How can I tell my friends and family to support me?

Everyone’s needs are different. I wanted people around me all the time, but there were times I just wanted them to all go away. I didn’t want the hugs and looks and words of sympathy, but I would have felt hurt if no one showed they cared. I guess, just quietly, be there. Just know that I won’t have a melt-down if you mention his name. I actually enjoy hearing stories of him. Even if they are the same ones over and over. Don’t clam up and be silent when I mention his name. Let me know you think of him often. Most of all, just bear with me as I figure out what I need.
Roxanne Noddin
Mother of Jacob

Tell them not to clam up when you enter the room. I wanted people to talk to me about Cheyenne. Tell me a memory of her. Tell me what they remember about her. Tell me how she smelled or an outfit she wore. Tell them not to ignore that your child existed. Tell them NOT to say they understand your pain unless they have lost a child in a tragic way. Tell them to take DOWN their cords! I hated seeing cords or any other type of thing that could strangle a child in homes who knew about Cheyenne and who had children. I don’t understand to this day how some people could still have cords in their home after attending my daughter’s funeral.
Linda Kaiser
Mother of Cheyenne

I never was able to tell my friends and family to support me. I think my mother tried, but I was the one that pulled away. I didn’t want my family to feel as bad as I felt. I wanted them to think I was fine and to not worry. I ignored phone calls and didn’t answer my phone on the anniversary day. I just didn’t feel like talking to anyone about it. Perhaps I’m different then everyone else. I felt better if everyone just left me alone. The first couple years I think I didn’t care if people were around or not. My pain was so real and open it didn’t matter. But now I just want to be left alone about what happened. The true support I feel I get is when people mention my daughter’s name and memories they have of her. Lighting candles on her birthday, visiting her gravesite, and leaving little things for her means more than anything. Just little things to let me know she is remembered often.
Brandy Cain
Mother of Mikalya

The way my friends and family supported my husband and I was by was listening when all we wanted to do was talk about her, and by sharing their stories about her without feeling sad. I wanted to hear them happy when they talked about her.
Diana Parker
Mother of Tyanna Lyra Parker – 6 1/2 when she died in November 2000

Lucky for me and I know I am fortunate, I don’t have to ask. One friend or another seems to always know when I need extra support through the day and the same goes for my family, they are always there whether they are needed or not. But I always need them, so it’s okay. If I had to ask, I would just simply ask that they sit and listen to me tell his stories, his likes and dislikes and get out all the memories I could, and listen to theirs in return. Talking about him every chance I could has been my biggest help, because no matter what, the story ends up leaving a smile on my face and peace in my heart. I love talking about him and late at night when I usually miss him the most, I have a few friends I call and just pour out the memories to and all the anger and all the “why me?”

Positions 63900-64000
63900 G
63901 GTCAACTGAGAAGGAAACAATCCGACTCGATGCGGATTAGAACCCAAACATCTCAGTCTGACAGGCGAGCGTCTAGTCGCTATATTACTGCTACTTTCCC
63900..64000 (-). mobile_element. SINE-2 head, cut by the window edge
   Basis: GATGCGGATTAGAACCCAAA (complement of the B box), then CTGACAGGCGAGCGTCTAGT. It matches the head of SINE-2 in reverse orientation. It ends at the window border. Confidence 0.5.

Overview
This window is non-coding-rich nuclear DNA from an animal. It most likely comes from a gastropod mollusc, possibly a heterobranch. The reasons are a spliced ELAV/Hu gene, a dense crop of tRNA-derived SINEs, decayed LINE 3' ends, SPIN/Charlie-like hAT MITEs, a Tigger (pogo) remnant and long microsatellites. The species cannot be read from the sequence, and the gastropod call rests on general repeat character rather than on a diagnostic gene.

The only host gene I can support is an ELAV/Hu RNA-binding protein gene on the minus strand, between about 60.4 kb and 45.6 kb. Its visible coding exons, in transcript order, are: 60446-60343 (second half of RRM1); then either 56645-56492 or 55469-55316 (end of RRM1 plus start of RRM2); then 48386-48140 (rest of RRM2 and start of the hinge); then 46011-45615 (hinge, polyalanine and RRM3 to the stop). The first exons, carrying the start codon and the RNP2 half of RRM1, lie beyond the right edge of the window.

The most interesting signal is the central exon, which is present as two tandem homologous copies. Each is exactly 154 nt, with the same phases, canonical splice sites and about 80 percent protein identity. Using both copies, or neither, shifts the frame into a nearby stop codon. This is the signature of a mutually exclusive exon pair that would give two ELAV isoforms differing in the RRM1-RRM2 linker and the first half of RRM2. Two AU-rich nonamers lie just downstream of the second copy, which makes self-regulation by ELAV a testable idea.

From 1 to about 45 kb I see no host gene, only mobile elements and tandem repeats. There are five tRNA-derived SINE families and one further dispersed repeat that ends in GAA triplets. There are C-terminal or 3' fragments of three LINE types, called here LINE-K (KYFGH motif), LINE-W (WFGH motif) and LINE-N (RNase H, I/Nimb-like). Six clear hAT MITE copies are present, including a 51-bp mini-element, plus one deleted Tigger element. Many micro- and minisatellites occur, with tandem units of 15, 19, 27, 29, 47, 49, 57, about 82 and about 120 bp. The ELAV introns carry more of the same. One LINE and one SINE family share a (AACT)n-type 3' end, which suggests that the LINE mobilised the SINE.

Jeni Taylor
Mother of Cylis Taylor

I really do think this varies from person to person…but for me, I really just needed to be held a lot. I also needed friends who would let me be angry and not judge me for it or tell me it was wrong to blame God. I didn’t blame God forever, not even for very long…but for awhile I needed to be angry and not feel bad about that. I didn’t need cliché words at all…things like “God needed another angel” didn’t help a bit. I preferred no words…or just “I’m so sorry and I love you”. But holding me was definitely a strong need. I also needed and still need to hear people say her name…to have them validate that she was a real person who lived and breathed and gave the bright gift of her spirit to this world.
Dana Graham
Mother of Kaeli

Never gave this a thought. My friends seem to ignore me sometimes, but I think it’s because they’re afraid of their own mortality. “If a small child can die, I can go at any time” My family has only been supportive really when we were going through the funeral, and a little bit after. Other than that, we seemed to have lost communication. No one wants to “talk” about it. It’s like if they did, they were jinxing themselves by discussing it.
Grandmother of Brooke

Tell them that even when they don’t know what to say, then say nothing. Just hold your hand, or stand nearby. Tell them not to forget your baby, or fail to mention his name, because doing so actually usually worsens the grief. Have them tell you anecdotes and memories of your child — those are little gifts for me. If they have pictures of your child, suggest they make copies for you. More than anything, you are going to have to open up to them. You have to tell them what you need. Maybe the suggestions above are just the opposite of what your needs are. You have to let your friends and family know what you are expecting.
Michelle Reed
Mother of Nicky